Art Industry News is a daily digest of the most consequential developments coming out of the art world and art market. Here’s what you need to know on this Thursday, October 14.
More Than 1,000 Benin Bronzes May Be Returned to Nigeria – German and Nigerian government officials signed a memorandum today, October 14, agreeing to consider returning more than 1,000 bronzes that were looted from the former kingdom of Benin in 1897. Should the proposal be ratified in December, the works would be returned to Nigeria in 2022. Meanwhile, Tina Brüderlin has been tapped to take over the Ethnological Museum Berlin, which holds the vast majority of the Benin Bronzes in Germany. (Monopol, Monopol)
KAWS and Reese’s Puffs… Are Collaborating? – It seems the commercial darling KAWS is moving into a new medium: breakfast cereal. Some devoted fans have spotted a KAWS collaboration with Reese’s Puffs at their local grocery retailer (though it’s also possible this entire thing, which sprung up on Reddit, is a hoax). One unverified link suggests that the VR outlet Acute Art might be involved in the collaboration, which is reportedly dropping November 8. (Colossal)
Questions Arise About Banksy’s Shredded 2006 Painting – As Banky’s shredded art heads to Sotheby’s three years after selling there (and famously self-destructing), questions are arising over when the piece was actually made. According to the original catalogue listing, the painting was “executed in 2006,” but the latest catalogue says only that it was “completed in 2018.” “It is inconceivable to me that a work from 2006 could be adapted to suit the rigors of the shredding stunt of 2018,” says Banksy dealer Robin Barton. An anonymous German consignor, who bought the work for £1 million in 2018, is hoping to get between £4 million and £6 million for it now. (The Art Newspaper)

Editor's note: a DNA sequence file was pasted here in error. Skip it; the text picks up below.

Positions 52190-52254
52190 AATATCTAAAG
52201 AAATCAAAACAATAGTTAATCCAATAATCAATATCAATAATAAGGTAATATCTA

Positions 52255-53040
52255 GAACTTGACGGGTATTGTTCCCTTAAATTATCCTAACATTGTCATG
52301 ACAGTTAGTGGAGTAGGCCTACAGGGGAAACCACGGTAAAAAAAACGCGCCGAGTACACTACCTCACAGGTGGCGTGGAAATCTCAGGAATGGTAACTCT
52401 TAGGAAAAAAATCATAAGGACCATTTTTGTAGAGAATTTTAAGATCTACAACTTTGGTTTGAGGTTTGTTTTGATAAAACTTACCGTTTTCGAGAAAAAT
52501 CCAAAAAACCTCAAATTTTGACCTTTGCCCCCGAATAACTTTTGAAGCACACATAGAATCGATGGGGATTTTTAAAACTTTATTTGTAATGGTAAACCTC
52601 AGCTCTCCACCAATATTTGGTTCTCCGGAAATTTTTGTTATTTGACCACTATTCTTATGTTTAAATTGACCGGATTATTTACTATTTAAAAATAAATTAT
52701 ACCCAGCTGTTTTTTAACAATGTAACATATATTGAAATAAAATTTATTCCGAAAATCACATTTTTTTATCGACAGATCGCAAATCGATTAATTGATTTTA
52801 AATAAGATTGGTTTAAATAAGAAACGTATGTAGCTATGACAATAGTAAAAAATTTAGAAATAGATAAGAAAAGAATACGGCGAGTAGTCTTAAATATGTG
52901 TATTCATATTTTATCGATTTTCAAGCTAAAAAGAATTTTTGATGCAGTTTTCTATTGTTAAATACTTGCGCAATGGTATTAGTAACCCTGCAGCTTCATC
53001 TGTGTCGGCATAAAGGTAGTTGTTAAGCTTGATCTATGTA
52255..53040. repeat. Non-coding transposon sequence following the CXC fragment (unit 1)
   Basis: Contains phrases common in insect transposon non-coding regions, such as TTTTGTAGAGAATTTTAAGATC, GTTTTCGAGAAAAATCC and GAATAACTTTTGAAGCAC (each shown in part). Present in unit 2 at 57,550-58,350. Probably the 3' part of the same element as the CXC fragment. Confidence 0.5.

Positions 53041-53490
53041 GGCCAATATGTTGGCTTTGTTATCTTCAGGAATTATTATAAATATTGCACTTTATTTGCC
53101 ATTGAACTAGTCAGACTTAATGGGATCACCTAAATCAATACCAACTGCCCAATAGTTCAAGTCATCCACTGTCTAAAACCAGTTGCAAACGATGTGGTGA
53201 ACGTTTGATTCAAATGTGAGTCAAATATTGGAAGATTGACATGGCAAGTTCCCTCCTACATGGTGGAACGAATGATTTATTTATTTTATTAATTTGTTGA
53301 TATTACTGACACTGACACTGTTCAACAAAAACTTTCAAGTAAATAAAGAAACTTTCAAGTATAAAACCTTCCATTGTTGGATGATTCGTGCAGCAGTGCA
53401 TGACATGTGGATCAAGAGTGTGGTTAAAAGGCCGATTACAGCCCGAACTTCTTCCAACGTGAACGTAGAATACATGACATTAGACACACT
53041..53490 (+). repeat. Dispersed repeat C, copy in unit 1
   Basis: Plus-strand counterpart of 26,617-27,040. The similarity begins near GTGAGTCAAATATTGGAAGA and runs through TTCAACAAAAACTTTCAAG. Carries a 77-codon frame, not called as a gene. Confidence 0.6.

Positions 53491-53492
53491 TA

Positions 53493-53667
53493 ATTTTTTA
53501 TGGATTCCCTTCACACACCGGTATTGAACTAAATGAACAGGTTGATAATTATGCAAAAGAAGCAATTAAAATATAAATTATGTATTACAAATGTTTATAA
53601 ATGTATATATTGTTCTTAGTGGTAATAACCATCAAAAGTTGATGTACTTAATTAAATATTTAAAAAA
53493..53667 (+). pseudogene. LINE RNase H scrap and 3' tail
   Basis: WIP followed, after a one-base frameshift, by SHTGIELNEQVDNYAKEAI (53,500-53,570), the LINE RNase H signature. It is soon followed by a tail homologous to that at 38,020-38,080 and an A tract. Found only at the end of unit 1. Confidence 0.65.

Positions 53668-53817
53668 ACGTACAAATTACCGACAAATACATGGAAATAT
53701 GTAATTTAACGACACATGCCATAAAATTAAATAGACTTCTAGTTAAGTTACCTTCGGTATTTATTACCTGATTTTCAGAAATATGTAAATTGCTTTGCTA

Why Collectors Buy Two to Give One Away – In times of particularly high demand for work by young artists, a trend tends to resurface: “buy one, gift one.” In other words, collectors have to buy not one but two works and donate the second to a museum (which might not even be of their choosing). The ultra-wealthy don’t seem to mind, according to one dealer: “I think a lot of people with money enjoy being kicked about—it’s like, ‘if you want in to this club, we’re telling you what to do.’” (TAN)
MOVERS & SHAKERS
Joan Mitchell Foundation Names Inaugural Fellows – New York’s Joan Mitchell Foundation has announced the inaugural 15 recipients of the organization’s newly established Joan Mitchell Fellowship, an unrestricted grant of $60,000. They include: Salvadoran-born artist Guadalupe Maravilla, Colombian-born María Berrío, and New Mexico-based Rose B. Simpson. (ARTnews)
Swann Holds Record African American Art Sale – The New York City auction house held a record African American art sale last week, raking in $5.1 million across 201 lots, the highest total ever for the category. Top sellers included an abstract painting by Hale Woodruff that went for $665,000 and Elizabeth Catlett’s limestone sculpture Head, which fetched at $485,000, a new auction record for the artist. (Art Market Monitor)
A Major Public Artwork Comes to Barclays Center – Two neon signs by the artist Tavares Strachan are going up at one of Brooklyn’s busiest transit hubs outside Barclays Center, which served as a gathering place for Black Lives Matter demonstrators in 2020. They read: “We belong here” and “You belong here.” (Bloomberg)
FOR ART’S SAKE
Wickerham & Lomax Installation Lands at London’s Edition – Frieze week events are spilling out of Regent’s Park and into boutique hotels. CULTURE’S PANIC ROOM, an immersive, site-specific commission by American artist duo Wickerham & Lomax, is on view at the Soho Edition through October 28. The show, which is free to visit, is an elaborate installation drawing on pop culture, cinema, and queerness. (Press release)
London Edition presents CULTURE’S PANIC ROOM, an immersive exhibition by the emerging American artist duo Wickerham & Lomax. Photo credit Guy Bell.
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